At the Center
Capturing the lively discussions, presentations, and other events that make up the daily activities of the Markkula Center for Applied Ethics at Santa Clara University.
The following postings have been filtered by category Campus Ethics
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Tuesday, Dec. 14, 2010 1:36 PM
Two of the Center's blogs were among the top 50 ethics blogs, a list compiled by the Guide to Online Schools.
The Technological Citizen, by one of last year's Hackworth Fellows, Courtney Meehan, was named not only one of the best blogs on ethics and technology but one of the top five ethics blogs in all categories.
Her Honor, a blog about local government ethics by Center Senior Fellow in Government Ethics Judy Nadler, made the list of best blogs on political ethics.
Friday, Dec. 3, 2010 10:02 AM
A stint working at the Aarti Home orphanage in India inspires recent SCU graduate Sarah Bradley to reflect on the role of gender in Indian culture.
"There's a very different gender dynamic in India, which, from a Western perspective, seems incredibly paradoxical," she reports. "The oppression of women is evident in India while at the same time, I've never witnessed so much respect for women.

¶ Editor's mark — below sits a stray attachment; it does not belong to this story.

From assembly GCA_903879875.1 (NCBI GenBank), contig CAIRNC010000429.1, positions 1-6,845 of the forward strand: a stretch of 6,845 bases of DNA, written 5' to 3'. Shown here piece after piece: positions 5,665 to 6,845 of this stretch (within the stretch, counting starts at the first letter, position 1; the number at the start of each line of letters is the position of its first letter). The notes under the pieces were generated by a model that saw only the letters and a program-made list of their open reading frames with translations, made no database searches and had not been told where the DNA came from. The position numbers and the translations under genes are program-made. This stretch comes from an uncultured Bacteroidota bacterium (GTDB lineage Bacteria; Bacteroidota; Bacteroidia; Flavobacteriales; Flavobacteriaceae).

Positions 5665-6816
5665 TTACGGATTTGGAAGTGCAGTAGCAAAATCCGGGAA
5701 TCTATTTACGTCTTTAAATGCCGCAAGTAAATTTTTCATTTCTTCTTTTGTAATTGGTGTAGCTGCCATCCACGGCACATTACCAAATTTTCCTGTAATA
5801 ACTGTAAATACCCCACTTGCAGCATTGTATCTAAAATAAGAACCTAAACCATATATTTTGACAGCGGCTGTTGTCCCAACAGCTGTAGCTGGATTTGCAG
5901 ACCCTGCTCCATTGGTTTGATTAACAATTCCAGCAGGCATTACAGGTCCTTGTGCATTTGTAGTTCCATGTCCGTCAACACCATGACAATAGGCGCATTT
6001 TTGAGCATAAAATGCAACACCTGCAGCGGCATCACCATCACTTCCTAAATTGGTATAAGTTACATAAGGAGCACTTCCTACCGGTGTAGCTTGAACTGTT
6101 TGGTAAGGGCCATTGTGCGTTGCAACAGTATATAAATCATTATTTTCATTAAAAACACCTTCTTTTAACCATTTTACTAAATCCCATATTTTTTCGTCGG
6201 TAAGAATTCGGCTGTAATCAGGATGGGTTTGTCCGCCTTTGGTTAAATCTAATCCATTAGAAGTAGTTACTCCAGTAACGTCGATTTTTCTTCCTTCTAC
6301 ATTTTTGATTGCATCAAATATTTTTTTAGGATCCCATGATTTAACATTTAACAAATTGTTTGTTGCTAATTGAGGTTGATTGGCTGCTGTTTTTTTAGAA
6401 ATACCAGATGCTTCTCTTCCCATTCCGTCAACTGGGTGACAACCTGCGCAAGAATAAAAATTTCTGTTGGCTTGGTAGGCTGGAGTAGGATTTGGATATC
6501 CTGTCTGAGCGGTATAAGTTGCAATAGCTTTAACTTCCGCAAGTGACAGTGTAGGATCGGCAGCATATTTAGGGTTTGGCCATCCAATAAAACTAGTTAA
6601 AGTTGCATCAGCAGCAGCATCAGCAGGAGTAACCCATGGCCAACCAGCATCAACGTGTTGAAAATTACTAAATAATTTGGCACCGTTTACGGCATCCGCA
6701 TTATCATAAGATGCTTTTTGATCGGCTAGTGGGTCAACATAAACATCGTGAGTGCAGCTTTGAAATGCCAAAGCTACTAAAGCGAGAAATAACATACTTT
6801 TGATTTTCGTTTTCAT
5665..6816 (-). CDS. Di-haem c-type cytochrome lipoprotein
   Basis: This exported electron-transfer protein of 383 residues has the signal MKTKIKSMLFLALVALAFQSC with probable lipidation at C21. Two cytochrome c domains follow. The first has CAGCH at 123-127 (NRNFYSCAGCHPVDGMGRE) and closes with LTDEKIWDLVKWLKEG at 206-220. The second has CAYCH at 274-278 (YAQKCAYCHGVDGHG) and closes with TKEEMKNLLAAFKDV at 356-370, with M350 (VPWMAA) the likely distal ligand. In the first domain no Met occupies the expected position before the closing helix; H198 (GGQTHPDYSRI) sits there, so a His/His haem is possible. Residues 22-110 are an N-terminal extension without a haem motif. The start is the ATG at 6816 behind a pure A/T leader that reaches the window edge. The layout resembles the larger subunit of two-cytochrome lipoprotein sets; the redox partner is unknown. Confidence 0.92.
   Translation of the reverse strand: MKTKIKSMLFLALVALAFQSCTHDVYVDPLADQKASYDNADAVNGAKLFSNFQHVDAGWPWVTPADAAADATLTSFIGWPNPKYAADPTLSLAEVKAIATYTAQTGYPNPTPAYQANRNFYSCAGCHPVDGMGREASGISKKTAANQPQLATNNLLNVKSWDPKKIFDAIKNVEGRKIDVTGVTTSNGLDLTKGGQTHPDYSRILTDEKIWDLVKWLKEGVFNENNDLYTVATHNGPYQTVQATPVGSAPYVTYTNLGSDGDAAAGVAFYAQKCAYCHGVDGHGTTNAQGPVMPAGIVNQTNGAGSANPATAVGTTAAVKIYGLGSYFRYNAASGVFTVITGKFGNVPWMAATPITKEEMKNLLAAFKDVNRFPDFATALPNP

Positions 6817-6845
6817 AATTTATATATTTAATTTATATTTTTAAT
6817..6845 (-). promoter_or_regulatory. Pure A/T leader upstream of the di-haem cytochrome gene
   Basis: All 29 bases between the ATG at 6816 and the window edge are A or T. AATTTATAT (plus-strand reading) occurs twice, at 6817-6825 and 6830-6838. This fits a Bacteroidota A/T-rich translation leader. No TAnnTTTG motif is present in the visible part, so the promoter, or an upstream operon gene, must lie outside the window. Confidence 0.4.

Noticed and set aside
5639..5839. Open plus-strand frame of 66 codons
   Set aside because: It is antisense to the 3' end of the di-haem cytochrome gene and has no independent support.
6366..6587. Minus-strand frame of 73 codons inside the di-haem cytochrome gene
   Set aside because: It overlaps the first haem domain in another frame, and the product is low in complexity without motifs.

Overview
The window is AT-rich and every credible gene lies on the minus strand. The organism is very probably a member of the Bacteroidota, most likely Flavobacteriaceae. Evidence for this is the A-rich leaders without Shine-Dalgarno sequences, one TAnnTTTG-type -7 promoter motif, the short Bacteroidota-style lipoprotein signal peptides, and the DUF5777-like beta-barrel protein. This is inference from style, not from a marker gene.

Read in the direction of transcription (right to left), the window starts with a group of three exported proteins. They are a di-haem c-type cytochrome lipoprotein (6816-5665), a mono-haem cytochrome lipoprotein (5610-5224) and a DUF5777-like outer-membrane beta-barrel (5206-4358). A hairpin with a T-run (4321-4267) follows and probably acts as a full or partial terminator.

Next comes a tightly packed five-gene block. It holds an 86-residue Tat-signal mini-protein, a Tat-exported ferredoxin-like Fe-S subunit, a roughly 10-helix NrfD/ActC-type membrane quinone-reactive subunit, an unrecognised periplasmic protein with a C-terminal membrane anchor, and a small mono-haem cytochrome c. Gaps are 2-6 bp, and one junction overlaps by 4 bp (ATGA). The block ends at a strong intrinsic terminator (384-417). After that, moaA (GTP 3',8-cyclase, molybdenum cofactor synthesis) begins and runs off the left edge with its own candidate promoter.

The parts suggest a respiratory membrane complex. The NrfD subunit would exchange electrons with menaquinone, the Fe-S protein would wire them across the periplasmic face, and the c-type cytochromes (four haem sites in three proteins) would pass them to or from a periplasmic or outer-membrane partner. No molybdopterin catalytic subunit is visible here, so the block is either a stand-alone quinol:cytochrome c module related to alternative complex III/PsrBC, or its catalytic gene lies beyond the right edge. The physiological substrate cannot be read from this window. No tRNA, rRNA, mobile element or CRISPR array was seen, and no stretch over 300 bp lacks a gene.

"The mere existence of Aarti Home and the Vijay Foundation Trust illustrates that women are disadvantaged-families would rather have male children. Most of the orphans dumped on the home's doorstep are baby girls and there are millions of female babies aborted and killed after birth every year. This occurs because men are much more valued by families who see them as a net gain--the boy will become a man, gain a wife and often a dowry, and contribute to family income. Though contributing through work at home and receiving an education to then pass on to siblings, women will ultimately detract from family wealth due to the culturally necessary dowry and by leaving the family to join that of her husband."
Bradley went to India with help from a Hackworth grant from the Markkula Center for Applied Ethics. Funded by a gift from Michael and Joan Hackworth, Hackworth grants support student and faculty research on issues in applied ethics.
Monday, Nov. 29, 2010 10:46 AM
Andrew and Beverly Honzel of Lake Oswego Oregon are long-times supporters of the Markkula Center for Applied Ethics. The Honzel Family Foundation has supported many programs in bioethics, including research on personalized medicine, medical decision making for patients in the care of public conservators, and culturally competent care.
In addition, the Honzels funded the John Courtney Murray SJ University Professorship in Social Ethics. They are pictured here with Kirk O. Hanson, Center executive director, who holds that professorship.
Tuesday, Nov. 9, 2010 3:53 PM
The Ethics Center mourns the passing of Barbara Caulfield, a member of the Center's Advisory Board. Caulfield was a partner at the law firm Kaye Scholer, and an expert in complex intellectual property litigation for pharmaceutical and biotechnology companies. Formerly, she was a United States District Judge in the Northern District of California. Caulfield served on the Center Advisory Board's Program Committee.
Wednesday, Nov. 3, 2010 8:30 AM